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in operation. In his last communication he says, “I am thankful to be able to inform you that my health continues to improve, though I am as yet by no means strong. I have to beware of study and exposure to the sun, as both have a tendency to injure my head. I have not yet resumed preaching, but I hope to be able to do so ere long. I think it safer to wait till we get the rains before doing

This year they are later than usual. This has been an unusually severe hot season; a number of the natives having died in this district from sunstroke. All the Europeans seem quite exhausted, and, as they often describe themselves, are panting for the rains. We have to be in-doors by 5.30 A. m., and cannot go out again till about 6.30. P.M. You can easily judge how wearisome the day is, when we are shut up in this way, and particularly for the children. By night we keep almost all our doors and windows open, with only bamboo wicker work close enough to keep out cats, and have heavy punkahs (fans) swinging over our beds all night; but notwithstanding all this it has been so hot for some time past that we can scarcely sleep. We consider that I am stronger now than I was before I had the relapse, of which you will have heard ; and we cling more than ever to the hope that the rains and cold weather may do me so much good, as to render it unnecessary for us to go home for at least another year."

We regret to be under the necessity of reporting that, on account of improper conduct, Imdad Masih has been dismissed from the Mission. After his dismissal he negotiated with some of the leading Mahommetans with a view of returning to their religious community, but he left Seoni before finally taking such a step. How deplorable to think that a man who had been taught the doctrines and duties of our religion, and made a credible profession of his faith in Christ, and was judged competent to instruct others, should, when chargeable with sinful conduct, return to the superstitious practices which he professed to have relinquished for ever, instead of humbling himself before God and seeking that repentance which needeth not to be repented of. The services of Imdad Masih's wife have also been dispensed with. She assisted Mrs. Anderson in zenana work; but the following quotation from a recent letter of Mrs. Anderson's will show that she was not a very efficient worker :-“Though I was sorry to lose his wife's help in teaching my girls' class (which I still have regularly in the bungalow), I was not very sorry to lose her help as a zenana worker. Though she had the ability for it, I have found for some time past, indeed since I have been prevented from taking the lead in everything myself, that she was very dilatory and superficial in her work. The women as a rule did not value her visits when she went alone."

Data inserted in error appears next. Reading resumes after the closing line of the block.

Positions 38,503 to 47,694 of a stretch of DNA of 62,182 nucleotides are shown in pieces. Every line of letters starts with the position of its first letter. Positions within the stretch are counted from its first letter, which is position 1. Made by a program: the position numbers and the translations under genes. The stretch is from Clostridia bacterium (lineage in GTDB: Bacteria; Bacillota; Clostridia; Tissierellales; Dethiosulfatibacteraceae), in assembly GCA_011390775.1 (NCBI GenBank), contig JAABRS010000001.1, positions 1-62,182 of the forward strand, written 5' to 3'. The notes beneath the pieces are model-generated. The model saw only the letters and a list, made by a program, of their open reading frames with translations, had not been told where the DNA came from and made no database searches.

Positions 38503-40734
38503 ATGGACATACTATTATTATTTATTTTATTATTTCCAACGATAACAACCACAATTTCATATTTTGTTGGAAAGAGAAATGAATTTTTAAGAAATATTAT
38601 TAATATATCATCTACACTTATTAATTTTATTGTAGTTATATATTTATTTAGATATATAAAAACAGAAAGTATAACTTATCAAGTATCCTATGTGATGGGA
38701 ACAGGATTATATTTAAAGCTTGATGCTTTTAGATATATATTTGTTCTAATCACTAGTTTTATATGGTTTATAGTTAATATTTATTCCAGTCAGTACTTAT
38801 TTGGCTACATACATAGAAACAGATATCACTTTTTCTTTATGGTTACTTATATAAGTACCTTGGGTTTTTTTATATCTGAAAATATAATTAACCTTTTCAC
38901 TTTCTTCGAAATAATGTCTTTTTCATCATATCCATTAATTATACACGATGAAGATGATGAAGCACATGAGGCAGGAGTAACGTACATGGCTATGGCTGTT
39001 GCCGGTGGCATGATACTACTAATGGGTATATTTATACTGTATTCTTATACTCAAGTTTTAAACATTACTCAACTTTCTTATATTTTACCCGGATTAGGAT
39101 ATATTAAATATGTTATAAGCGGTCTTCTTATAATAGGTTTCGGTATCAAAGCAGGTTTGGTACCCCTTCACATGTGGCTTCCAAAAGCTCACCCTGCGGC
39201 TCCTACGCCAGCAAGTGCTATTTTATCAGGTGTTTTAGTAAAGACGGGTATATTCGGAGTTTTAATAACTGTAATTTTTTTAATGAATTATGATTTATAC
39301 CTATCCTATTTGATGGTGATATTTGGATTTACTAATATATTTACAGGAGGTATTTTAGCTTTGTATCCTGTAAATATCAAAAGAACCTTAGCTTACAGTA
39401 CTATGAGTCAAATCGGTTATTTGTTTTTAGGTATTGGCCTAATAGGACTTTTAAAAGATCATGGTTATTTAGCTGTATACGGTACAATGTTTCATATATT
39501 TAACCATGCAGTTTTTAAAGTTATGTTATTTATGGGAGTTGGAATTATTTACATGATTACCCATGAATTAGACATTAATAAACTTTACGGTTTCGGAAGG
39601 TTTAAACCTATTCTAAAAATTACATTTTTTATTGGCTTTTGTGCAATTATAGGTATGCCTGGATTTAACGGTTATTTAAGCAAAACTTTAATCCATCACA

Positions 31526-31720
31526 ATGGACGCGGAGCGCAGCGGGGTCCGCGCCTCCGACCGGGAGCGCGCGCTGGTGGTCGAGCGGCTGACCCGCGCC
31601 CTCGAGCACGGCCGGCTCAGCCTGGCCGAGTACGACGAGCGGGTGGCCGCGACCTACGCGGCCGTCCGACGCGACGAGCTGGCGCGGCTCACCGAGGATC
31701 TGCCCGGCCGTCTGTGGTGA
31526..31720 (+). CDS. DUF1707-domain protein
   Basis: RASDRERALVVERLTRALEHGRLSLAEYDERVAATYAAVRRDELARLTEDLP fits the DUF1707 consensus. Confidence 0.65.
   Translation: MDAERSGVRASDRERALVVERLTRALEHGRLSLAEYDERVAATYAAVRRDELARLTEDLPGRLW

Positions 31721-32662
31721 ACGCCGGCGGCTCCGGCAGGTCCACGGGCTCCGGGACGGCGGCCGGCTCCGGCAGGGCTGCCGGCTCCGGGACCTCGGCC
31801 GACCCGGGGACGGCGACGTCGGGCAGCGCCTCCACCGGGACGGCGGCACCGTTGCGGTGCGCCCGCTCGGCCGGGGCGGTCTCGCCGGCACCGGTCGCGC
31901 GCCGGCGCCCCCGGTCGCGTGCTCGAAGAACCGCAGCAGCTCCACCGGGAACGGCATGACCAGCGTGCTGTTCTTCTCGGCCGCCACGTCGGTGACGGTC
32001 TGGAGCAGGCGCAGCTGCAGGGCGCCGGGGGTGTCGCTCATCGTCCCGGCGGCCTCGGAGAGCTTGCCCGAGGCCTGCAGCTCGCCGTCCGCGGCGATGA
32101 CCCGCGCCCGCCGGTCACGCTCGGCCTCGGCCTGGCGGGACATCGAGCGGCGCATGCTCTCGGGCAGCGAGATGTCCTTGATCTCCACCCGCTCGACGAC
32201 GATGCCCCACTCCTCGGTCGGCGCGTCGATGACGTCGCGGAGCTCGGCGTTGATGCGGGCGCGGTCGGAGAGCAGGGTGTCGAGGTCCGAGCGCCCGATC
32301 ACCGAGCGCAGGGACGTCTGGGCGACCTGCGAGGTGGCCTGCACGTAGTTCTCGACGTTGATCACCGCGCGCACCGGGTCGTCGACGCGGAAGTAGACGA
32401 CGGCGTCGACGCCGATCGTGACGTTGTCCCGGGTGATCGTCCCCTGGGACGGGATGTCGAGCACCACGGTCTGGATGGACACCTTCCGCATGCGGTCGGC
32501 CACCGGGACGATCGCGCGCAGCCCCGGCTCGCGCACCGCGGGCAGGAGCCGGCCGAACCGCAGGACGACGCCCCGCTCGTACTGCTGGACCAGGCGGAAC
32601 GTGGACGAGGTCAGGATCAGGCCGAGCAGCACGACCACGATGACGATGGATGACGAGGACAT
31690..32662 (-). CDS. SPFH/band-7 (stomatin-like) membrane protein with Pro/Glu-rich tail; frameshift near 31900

of 200 rupees.

David Gajadbar has been transferred to the Mission School until a new teacher is obtained. The attendance of boys is as high as formerly, notwithstanding repeated attempts to draw them away. Some of the property adjoining the School has been secured at a cost

Two houses, or rather huts, bave been pulled down for the sake of air and light, and the third, which would do for a teacher's house, is at present let at 18 rupees per annuni. Another tbree houses may be procured soon, and when once these are purchased and cleared away there will be plenty of light and air for the School, and room for enlarging it when necessary.

No additional children have been got for the Orphanage, but our Missionary is constantly on the outlook for them, and may find some neglected children soon. Mr. Anderson indicates that the expenditure of the Orphanage will probably be considerably higher this year than heretofore, as the price of grain continues to be from two to three times its normal price, and other things are high in proportion. At the date of last letter the building of the new Church was well advanced, and may be ready for occupancy by this time. Two kind friends, who worship in Edinburgh congregation, have presented the Mission with a handsome set of communion plate, consisting of silver salver, cups and flagon, and also with a baptismal bason. This generous act of theirs has been gratefully acknowledged by the Committee.

It is understood that Mr. Anderson will require to come home on furlough about the beginning of next summer, and will be absent from Seoni for more than a year.

In view of this the Committee contemplate having Mr. Bose ordained as a minister of the Gospel, so that Mission work may be efficiently carried on during the absence of our Missionary. An additional labourer in Seoni is urgently required, and it is earnestly hoped that some young man will offer his services for the foreign field, and have his studies specially directed with a view to work in India. Meanwhile we ask the prayers of our people on behalf of the inhabitants of Seoni, and for a blessing to attend all the agencies employed for their spiritual benefit.